Most of our behavior is performed based on implicit bias without us even realizing it. Our actions occur without having conscious thoughts, meaning our implicit biases may more accurately depict actions than our established, conscious values.7

These are two important concepts dental professionals must be aware of in order to provide excellent care to everyone. Just learning about these concepts can help professionals be more in tune with the blind spots they are unaware of in themselves. It provides the framework for each individual to look at their lives for each of these potential biases and work towards correcting that behavior.

What Can We Do

It should be a mission for each dental hygiene professional to “increase the capacity of health care and mental health care programs to design, implement, and evaluate culturally and linguistically competent service delivery systems to address growing diversity, persistent disparities, and to promote health and mental health equity.”8

This goal will help each provider promote health equity to ensure each patient is receiving care specifically designed for that individual. There are several actionable steps we can take to reach this goal:

  • Have open communications with all patients. Ask your patients if they need anything or if you could accommodate them in a better way.
  • Do your own research about different cultures in your state/area. You can look up different demographic statistics about your area on local public health, county, or government websites and go from there.
  • Take a variety of cultural competency CE classes. Learn from online, in-person discussions, and lectures.
  • Have access to interpreters when needed. Ask ahead of time if the patient needs an interpreter. There are companies to hire someone from or online resources that remain HIPAA compliant.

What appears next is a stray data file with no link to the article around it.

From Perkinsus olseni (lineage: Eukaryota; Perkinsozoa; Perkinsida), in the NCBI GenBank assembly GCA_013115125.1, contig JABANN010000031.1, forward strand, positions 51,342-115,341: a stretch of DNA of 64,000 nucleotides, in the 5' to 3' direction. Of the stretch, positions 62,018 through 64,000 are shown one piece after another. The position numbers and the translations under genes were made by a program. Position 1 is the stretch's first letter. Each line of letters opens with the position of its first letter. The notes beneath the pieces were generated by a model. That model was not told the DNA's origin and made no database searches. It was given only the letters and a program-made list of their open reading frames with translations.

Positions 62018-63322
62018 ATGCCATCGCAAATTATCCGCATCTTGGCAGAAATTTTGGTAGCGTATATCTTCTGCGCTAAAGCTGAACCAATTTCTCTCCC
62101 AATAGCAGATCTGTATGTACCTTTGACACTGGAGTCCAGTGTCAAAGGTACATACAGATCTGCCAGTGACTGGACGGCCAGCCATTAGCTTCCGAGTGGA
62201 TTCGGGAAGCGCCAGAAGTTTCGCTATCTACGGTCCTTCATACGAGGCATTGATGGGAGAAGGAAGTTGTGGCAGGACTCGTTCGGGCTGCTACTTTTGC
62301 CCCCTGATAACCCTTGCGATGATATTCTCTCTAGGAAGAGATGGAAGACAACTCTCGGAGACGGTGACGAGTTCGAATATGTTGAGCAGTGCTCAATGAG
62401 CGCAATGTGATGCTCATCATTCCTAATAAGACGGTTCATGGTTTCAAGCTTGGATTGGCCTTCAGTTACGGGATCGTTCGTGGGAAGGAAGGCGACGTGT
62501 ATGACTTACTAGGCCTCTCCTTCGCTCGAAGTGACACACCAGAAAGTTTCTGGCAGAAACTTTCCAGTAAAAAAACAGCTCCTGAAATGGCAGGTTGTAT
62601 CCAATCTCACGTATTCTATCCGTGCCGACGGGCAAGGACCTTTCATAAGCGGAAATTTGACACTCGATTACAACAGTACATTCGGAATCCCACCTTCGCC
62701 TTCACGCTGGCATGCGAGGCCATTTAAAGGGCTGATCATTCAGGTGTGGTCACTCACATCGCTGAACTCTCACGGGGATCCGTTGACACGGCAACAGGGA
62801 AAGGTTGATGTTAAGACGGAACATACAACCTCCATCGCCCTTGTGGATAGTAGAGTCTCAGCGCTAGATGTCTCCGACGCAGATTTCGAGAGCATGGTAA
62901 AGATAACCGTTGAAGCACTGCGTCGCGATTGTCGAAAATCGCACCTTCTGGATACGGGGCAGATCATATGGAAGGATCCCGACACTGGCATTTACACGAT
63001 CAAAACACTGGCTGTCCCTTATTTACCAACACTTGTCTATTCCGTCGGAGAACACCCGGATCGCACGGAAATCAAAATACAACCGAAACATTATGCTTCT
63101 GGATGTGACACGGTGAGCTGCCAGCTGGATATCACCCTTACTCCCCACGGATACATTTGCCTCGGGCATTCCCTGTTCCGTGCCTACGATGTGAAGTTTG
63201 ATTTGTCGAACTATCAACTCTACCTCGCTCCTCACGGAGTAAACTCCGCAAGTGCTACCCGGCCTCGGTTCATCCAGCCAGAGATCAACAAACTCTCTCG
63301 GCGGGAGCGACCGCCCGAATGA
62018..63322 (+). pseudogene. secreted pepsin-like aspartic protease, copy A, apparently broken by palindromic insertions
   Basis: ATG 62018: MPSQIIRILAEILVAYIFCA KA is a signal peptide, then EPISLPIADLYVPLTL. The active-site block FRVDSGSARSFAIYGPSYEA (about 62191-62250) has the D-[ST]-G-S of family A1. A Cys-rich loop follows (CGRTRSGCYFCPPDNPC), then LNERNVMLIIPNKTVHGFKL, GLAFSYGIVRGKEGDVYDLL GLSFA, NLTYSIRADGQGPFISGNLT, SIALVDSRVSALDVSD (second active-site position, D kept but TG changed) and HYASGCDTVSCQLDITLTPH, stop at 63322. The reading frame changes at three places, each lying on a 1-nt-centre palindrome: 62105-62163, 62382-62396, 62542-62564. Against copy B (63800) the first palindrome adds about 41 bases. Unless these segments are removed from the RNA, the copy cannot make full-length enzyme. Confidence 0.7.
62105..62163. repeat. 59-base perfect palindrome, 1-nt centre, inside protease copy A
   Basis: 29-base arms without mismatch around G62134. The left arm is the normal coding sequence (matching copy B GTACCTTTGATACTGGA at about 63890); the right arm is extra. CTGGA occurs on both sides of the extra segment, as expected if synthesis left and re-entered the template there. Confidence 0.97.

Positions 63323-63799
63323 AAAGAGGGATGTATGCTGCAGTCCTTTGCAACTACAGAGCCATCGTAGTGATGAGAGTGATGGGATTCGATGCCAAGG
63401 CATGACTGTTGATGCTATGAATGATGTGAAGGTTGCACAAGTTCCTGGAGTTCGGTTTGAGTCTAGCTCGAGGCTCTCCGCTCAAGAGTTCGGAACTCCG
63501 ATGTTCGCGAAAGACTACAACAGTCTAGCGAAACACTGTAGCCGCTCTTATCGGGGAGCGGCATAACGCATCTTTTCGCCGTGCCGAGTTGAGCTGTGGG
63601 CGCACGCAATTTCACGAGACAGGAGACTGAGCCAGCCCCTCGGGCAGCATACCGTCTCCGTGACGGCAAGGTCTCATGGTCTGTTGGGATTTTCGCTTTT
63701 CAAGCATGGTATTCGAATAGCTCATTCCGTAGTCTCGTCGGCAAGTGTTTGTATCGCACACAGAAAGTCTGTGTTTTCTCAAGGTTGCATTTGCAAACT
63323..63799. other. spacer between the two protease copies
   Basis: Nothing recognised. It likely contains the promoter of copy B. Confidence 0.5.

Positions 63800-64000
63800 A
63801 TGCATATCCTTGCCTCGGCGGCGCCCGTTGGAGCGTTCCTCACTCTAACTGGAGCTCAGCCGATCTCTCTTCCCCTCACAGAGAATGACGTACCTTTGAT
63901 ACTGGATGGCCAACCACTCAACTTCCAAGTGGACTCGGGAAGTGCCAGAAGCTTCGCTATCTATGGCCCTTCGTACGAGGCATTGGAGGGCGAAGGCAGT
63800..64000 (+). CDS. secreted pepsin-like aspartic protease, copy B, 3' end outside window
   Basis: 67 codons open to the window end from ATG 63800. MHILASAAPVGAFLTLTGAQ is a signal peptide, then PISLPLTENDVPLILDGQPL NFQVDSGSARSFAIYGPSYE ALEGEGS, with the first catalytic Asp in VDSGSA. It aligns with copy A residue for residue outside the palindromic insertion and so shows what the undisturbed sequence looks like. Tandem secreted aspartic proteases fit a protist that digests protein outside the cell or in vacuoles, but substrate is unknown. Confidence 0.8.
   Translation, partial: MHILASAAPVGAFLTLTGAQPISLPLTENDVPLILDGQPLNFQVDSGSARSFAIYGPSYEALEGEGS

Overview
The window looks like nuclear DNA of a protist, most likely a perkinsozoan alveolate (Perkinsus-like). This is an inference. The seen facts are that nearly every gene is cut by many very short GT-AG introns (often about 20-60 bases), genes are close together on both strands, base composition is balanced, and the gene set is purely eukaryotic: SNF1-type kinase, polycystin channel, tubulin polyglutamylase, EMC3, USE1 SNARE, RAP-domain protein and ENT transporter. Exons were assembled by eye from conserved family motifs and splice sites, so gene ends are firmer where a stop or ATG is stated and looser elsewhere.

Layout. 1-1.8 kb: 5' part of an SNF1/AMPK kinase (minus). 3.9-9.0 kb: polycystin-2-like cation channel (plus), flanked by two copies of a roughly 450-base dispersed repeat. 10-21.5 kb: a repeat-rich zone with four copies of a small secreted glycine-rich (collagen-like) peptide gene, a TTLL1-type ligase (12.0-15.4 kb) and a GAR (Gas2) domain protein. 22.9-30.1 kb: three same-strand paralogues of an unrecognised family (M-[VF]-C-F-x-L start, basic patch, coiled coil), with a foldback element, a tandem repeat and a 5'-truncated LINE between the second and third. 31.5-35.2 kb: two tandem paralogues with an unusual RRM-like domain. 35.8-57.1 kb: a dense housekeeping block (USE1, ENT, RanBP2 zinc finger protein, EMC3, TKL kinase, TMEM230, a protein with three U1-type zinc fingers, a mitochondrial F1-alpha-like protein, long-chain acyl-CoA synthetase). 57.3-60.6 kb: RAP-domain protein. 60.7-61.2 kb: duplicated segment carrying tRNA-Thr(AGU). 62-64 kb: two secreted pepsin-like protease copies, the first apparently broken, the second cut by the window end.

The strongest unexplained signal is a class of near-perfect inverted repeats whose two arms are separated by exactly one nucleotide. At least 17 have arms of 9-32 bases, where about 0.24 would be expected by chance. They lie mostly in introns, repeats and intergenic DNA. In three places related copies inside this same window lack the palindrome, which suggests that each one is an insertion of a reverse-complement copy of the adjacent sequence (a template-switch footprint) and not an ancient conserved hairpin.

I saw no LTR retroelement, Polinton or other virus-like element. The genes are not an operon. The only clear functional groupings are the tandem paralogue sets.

• Have an open mind. Evaluate if your personal beliefs or culture could be creating bias or blind spots in your care.
  • Travel to get experience with other cultures, demographics, populations, and communities.
  • Be knowledgeable of different cultural norms that affect oral health. For example, in parts of Latin America, floss is only used for extracting teeth at home. In parts of Africa, a diet may be high in carbohydrates, affecting caries development. In parts of Asia, individuals chew betel nut as an important cultural practice.

Health care professionals must be self-motivated to educate and enact new information. We must all strive to always be learning and be receptive when someone shares that learning. Only when we have educated ourselves on how to do this will we be able to provide culturally competent health care for all people, everywhere.

Now Check Out the Peer-Reviewed, Self-Study CE Courses from Today’s RDH!

Listen to the Today’s RDH Dental Hygiene Podcast Below:


  1. Appuhamy, R. (2017, June 25). Social Determinants of Health – An Introduction. [Video]. YouTube.
  2. Introsocsite: Introduction to Sociology Glossary. (2008). American Sociological Association.
  3. Singer, M.K., Dressler, W., George, S., et al. Culture: The missing link in health research. Social Science & Medicine. 2016; 170: (237-246).
  4. Determinants of Health. (2022, February 6). Office of Disease Prevention and Health Promotion.
  5. Artiga, S., Garfield, R., Orgera, K. (2020, April 20). Communities of Color at Higher Risk for Health and Economic Challenges due to COVID-19. Kaiser Family Foundation.
  6. Lesson 6: Conscious and Unconscious Bias. (2022, February 18). School of the Art Institute of Chicago.
  7. Implicit Bias. (n.d.). Perception Institute.
  8. National Center for Cultural Competence at Georgetown University. (2020, June). Our Commitment to Racial Justice.
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Carrie McHill, EPDH
Carrie McHill, EPDH, is a hygienist who lives and works in the beautiful Willamette Valley in Oregon. She graduated from Oregon Tech in 2016 with a Bachelor of Science in dental hygiene, expanded practice, and restorative functions. Her main goal as a hygienist is to promote full-body health by bridging the gap between the dental office and other health professionals, encouraging an overall wellness approach to dental care. Education, research of new and exciting dental avenues, and oral health relating to overall systemic health are huge passions of hers that she strives to share with everyone. When she’s not practicing hygiene, she loves to explore the gorgeous scenery Oregon has to offer, travel around the world, and play music with her husband.